Things you may have NEVER cared to know, but are now somehow reading about Memphis, Tennessee
Yes, Memphis, Tennessee gets to lay claim to the Rock and Roll great, Elvis Presley, but there is far more to the Bluff City than mainstream media has yet to reveal.
- Memphis is named after the ancient metropolis of Egypt. It is located in the same proximity to the Mississippi River as the Memphis of Egypt to the Nile. Also, Memphis, TN features the third largest pyramid in the world. The 32 stories (321 feet) tall structure was constructed in the early 1990s and consists mostly of stainless steel. A large statue of Ramses the Great stands before the pyramid’s entrance.
- A Native American presence in the Memphis region began with the Mississippians. Many local landmarks are although named after the later Chickasaw Tribe. This sixteenth century populace was responsible for the construction of several mounds that still span the downtown area of the city.
- A yellow fever epidemic devastated the city in the year 1878. An estimated 25,000 people fled the city. Over 19,000 individuals remained, of whom 5,000 perished. The novel The American Plague by Molly Caldwell Crosby is an excellent read for additional information of this detrimental period.
- In 1918, Clarence Saunders founded the famous grocery chain, Piggly Wiggly, in the heart of Memphis. It was perhaps the first self-serve grocer that did not allow extended credit for purchases. To encourage shopping, Saunders designed each store in the exact same manner, including the placement of products, to avoid any confusion. A replica of the first Piggly Wiggly is on display at the Pink Palace Museum, a mansion that was once the home of Saunders himself.
- There are prominent urban tales of the Memphis’ heavy Masonic presence, both in its history and architecture. A few examples include:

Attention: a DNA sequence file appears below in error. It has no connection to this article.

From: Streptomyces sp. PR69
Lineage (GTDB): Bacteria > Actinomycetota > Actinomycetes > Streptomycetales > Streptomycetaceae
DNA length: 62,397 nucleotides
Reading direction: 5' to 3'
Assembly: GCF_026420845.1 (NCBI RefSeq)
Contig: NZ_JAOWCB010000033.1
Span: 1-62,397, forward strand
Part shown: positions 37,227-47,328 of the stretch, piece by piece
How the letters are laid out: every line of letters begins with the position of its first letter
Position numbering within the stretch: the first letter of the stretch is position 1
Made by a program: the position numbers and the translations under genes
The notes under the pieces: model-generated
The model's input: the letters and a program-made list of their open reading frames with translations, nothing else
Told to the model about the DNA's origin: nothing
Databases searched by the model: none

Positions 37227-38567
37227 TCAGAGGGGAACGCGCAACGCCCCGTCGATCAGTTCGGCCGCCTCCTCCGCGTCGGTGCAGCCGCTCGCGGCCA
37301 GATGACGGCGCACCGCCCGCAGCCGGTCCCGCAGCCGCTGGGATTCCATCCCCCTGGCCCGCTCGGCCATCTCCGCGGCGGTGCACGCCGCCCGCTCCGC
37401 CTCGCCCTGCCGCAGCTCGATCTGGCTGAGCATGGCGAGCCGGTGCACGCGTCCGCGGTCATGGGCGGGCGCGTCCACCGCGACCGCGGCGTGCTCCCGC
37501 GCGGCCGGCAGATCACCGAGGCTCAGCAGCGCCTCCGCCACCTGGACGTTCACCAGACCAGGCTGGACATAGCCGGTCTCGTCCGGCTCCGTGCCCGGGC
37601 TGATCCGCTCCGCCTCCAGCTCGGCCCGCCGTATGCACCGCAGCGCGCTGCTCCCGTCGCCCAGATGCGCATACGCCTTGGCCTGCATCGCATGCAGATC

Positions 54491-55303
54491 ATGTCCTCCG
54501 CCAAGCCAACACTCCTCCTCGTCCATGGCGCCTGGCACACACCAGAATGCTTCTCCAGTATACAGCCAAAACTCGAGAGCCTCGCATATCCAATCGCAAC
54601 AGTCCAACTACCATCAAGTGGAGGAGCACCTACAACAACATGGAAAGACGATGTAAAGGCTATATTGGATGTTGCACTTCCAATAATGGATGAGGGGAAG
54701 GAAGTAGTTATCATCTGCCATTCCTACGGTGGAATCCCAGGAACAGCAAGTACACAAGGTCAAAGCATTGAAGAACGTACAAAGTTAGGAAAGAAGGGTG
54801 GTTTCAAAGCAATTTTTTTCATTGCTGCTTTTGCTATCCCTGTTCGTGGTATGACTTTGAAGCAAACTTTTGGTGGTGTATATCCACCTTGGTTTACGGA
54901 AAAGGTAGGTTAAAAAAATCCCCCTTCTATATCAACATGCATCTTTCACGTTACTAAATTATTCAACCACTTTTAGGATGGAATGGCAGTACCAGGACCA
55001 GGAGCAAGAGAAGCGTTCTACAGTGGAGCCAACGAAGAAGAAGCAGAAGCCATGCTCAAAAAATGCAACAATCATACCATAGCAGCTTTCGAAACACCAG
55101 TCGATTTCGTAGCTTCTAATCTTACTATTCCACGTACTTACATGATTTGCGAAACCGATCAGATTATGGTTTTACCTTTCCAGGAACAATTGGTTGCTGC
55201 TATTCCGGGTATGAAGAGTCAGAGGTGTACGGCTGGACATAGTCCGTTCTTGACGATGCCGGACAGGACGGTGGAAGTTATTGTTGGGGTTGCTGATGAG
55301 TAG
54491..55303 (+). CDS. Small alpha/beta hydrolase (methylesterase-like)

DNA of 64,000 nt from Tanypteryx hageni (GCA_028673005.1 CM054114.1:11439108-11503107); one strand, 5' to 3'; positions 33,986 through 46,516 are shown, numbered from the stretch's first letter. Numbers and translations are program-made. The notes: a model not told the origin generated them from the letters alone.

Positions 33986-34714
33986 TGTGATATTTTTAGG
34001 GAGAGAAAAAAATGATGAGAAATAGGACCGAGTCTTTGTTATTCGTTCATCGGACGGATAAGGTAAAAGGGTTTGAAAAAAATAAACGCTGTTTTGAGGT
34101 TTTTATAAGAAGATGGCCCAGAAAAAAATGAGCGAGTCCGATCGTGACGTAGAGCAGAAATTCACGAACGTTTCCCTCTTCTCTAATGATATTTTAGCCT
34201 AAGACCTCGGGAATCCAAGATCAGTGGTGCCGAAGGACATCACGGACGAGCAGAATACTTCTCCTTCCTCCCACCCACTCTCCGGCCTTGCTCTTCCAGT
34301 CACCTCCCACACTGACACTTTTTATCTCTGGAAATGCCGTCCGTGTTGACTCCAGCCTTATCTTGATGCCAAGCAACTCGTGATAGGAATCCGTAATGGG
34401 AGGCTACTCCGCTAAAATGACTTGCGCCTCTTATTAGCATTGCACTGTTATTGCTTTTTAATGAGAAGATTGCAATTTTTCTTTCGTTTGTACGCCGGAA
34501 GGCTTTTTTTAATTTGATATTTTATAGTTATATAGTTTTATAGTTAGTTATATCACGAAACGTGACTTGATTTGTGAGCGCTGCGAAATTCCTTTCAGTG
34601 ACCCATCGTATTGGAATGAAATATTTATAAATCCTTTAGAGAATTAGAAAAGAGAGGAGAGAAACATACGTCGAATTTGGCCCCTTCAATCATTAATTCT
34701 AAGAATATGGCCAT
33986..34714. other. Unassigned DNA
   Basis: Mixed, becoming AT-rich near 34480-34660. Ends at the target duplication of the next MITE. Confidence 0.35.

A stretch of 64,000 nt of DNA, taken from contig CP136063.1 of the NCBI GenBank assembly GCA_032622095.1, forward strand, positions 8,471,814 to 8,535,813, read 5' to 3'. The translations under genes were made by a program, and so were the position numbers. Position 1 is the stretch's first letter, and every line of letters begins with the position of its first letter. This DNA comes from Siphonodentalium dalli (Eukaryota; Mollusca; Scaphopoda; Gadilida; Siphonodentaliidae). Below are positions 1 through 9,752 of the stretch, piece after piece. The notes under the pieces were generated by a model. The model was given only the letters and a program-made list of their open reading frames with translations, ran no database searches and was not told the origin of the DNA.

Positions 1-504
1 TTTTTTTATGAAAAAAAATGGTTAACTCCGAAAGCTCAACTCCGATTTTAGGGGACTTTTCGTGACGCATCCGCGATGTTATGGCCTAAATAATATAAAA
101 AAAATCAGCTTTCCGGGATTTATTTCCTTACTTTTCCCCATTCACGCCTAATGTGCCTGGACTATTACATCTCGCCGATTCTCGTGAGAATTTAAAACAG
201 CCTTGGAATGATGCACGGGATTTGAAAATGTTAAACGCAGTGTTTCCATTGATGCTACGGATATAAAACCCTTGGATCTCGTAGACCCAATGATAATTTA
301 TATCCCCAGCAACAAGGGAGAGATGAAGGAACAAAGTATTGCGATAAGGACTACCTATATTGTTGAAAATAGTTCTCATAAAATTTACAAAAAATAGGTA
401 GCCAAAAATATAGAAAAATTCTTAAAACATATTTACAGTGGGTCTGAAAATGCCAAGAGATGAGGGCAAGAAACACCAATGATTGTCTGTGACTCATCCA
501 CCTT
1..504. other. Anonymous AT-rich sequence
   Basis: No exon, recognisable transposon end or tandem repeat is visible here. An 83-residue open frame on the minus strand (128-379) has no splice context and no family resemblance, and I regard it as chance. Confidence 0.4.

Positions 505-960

- Pyramid with missing capstone
- Obelisk in Tom Lee Park
- Rhodes College founded by masons in 1848, initially named Masonic University of Tennessee
- Number of Masonic plaques and engravings across the University of Memphis campus (with a Masonic lodge located directly next to it)
- The spelling of Memphis’ famous Beale Street is a direct variation of Ba’al’s name (a supposed god prominent in Masonic lore)
- Memphis’ National Civil Rights Museum includes the Lorraine Motel where Dr. Marin Luther King was assassinated in 1968.
- Aretha Franklin, B.B. King, Morgan Freeman, Jerry Lee Lewis, Al Green, Cybil Shepherd, Justin Timberlake, and Elvis Presley are but a small selection of famous individuals born in Memphis.
Memphis has a vast haunted history, so much that the city has its own team of Ghost Hunters. These are some of the more well-known locations of documented paranormal activity:
- The Orpheum Theatre is supposedly haunted by a young girl who was trampled by a horse and carriage immediately outside of the building. She, along with a number of other entities, are known to cause technical malfunctions and frighten both staff and customers.
- In the 1960s, a young woman was stabbed to death at Overton Park. A number of accounts have attested to the presence of a wandering spirit that rises out of the park’s lake, in which her body was found.
- The Memphis Metal Museum rests on the grounds of an old army hospital that was used to house those afflicted of the yellow fever epidemic in the 1800s. Untold numbers are said to have died here, and continue to haunt the area.
- Ernestine & Hazel’s, a local bar, was once a dry goods store and brothel and is considered one of the most haunted buildings in Memphis. The Memphis Paranormal Investigators have captured a number of supernatural instances involving various entities. Also, the juke box is said to be well attuned to the atmosphere of the bar, playing songs accordingly on its own.
There are quite a few cultural attractions that are worth seeing as well, including:
- The Center of Southern Folklore: a great source of folk art and local music talent.
- The Brooks Museum of Art: the oldest art museum in Tennessee
- The Pink Palace Museum: exhibits range from dinosaurs to civil rights activism
- The Memphis Zoo: 76-acres including over 3,500 kinds of animals
- Hattiloo Theatre: an African American repertory theatre
- National Civil Rights Museum: paying homage to the civil rights activism of the 20th century
More by this Author
Colonising Egypt, a work by Timothy Mitchell, observes the process and the resulting consequences of colonialism on three separate stages: that of the world-at-exhibition, the Egyptian city, and the West. Within each...
Existence; in all but a few exceptionally rare cases, justification of the state of being is the cornerstone of human culture. The need to uncover meaning in life as well as death has therefore become a timeless desire...
The historical uncertainty that envelopes the orator of the universally well known phrase, “An army marches on its stomach,” attributes the statement’s origins either to Frederick the Great or Napoleon...